# Using Python as a calculator¶

## Calculating 2+2¶

One of the simplest uses of Python is as a simple calculator.

This also introduces us to the idea of working with numbers which is a key part of using Python for scientific applications.

Open a new Notebook and enter into a **code cell**

```
2+2
```

If you run this cell you should get something that looks like the screenshot below.

The cell has run (indicated by the number 1 to the left of the cell), and the “code” has produced a result, which is printed below the cell. Beneath that you get a new, empty cell for your next piece of code.

Within this course book cells that have been run are rendered as follows:

```
2+2
```

```
4
```

You can add space between the numbers to make things easier to read:

```
2 + 2
```

```
4
```

Or wrap the expression in brackets:

```
(2 + 2)
```

```
4
```

And still get the same result.

## Simple arithmetic¶

You are not limited to adding numbers. Try entering the following expressions into code cells and **executing** them (running the cells.):

subtraction:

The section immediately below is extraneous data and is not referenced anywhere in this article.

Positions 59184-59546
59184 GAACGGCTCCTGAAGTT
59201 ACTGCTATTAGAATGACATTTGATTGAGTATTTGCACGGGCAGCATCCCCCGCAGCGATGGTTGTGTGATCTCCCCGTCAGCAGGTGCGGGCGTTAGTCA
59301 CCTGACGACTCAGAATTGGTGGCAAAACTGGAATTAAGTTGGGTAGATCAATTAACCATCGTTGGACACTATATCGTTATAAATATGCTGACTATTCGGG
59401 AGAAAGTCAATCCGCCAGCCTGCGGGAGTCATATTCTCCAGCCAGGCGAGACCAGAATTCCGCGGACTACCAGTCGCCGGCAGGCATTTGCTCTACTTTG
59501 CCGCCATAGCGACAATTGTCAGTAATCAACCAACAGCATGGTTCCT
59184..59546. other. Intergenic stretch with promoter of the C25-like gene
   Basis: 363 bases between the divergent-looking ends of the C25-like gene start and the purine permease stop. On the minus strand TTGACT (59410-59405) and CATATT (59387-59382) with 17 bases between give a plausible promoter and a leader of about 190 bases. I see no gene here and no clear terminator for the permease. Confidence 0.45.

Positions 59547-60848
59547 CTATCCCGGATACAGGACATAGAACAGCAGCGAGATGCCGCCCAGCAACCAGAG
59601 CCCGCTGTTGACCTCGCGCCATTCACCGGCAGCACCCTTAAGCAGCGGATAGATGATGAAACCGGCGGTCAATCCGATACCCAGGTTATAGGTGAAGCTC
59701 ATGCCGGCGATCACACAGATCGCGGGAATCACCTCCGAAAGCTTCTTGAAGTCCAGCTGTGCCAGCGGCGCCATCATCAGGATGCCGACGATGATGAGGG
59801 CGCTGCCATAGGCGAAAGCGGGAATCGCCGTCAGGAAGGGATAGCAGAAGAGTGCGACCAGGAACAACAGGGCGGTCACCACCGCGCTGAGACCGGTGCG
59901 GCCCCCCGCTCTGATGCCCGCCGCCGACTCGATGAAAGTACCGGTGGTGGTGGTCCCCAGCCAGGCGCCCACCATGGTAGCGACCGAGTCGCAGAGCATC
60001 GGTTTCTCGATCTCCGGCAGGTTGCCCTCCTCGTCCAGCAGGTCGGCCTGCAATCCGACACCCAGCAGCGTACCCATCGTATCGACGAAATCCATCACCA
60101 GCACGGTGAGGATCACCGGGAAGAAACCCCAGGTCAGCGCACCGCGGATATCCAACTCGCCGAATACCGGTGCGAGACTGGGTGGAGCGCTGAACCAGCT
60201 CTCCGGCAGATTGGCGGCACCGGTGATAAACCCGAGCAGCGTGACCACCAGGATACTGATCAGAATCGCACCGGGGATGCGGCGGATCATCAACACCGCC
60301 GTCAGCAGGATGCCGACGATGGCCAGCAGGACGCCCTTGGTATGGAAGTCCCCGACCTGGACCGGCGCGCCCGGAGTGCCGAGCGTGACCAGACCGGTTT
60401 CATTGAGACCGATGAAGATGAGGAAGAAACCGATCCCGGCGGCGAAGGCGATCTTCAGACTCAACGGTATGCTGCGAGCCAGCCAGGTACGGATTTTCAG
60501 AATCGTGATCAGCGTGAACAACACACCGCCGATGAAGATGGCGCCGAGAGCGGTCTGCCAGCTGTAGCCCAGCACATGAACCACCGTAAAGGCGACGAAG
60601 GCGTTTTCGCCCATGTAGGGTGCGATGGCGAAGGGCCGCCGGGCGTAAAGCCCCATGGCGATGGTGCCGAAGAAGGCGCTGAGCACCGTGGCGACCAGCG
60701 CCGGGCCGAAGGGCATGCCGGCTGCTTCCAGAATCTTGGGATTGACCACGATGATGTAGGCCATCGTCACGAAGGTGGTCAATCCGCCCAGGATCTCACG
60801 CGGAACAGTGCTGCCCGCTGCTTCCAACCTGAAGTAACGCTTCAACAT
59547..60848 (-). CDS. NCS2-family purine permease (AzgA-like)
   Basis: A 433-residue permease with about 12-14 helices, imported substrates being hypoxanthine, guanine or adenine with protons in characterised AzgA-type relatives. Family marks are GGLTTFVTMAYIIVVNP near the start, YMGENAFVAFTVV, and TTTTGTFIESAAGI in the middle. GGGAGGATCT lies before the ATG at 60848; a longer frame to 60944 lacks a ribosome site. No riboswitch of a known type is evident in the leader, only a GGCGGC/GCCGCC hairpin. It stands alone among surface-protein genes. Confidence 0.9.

```
3 - 1
```

multiplication:

```
4 * 2
```

powers (e.g. 4

^{2})

```
4 ** 2
```

division

```
6 / 2
```

## Integers and Floats¶

Notice that the last example gives `3.0`

and not `3`

as the result. Python distinguishes between **integers** (also called **ints**) and **floating point numbers** (also called **floats**):

Integers: A number

**without**a decimal point: e.g. 1, 2, 100, 2^{100}.Floats: A number

**with**a decimal point. e.g. 3.14159, 12.0107, 8.3144 (you might recognise these).

Arithmetic also works with **floats**:

```
2.0 + 2.0
```

```
4.0 * 2.0
```

```
4.0 ** 2.0
```

```
6.0 / 2.0
```

And with mixtures of **integers** and **floats**

```
2 + 2.0
```

```
4 * 2.0
```

```
4.0 ** 2
```

```
6 / 2.0
```

Notice how these last examples always output a **float**.

**floats** can also be written without any numbers after the decimal point, e.g.

```
42.
```

is the same as `42.0`

.

You can do integer division (also called **floor division** ) using `//`

:

```
6 // 2
```

Integer division rounds down:

```
7 // 2
```

You can calculate the **remainder** of integer division using the `%`

symbol (called the **modulo** operator).

```
7 % 2
```

```
8 % 2
```

Brackets can be used to specify the order of operations in more complicated expressions, according to the usual mathematical rules:

```
(2 + 3) * 4
```

```
2 + (3 * 4)
```

We will return to mathematical expressions in Python in more detail later in the course.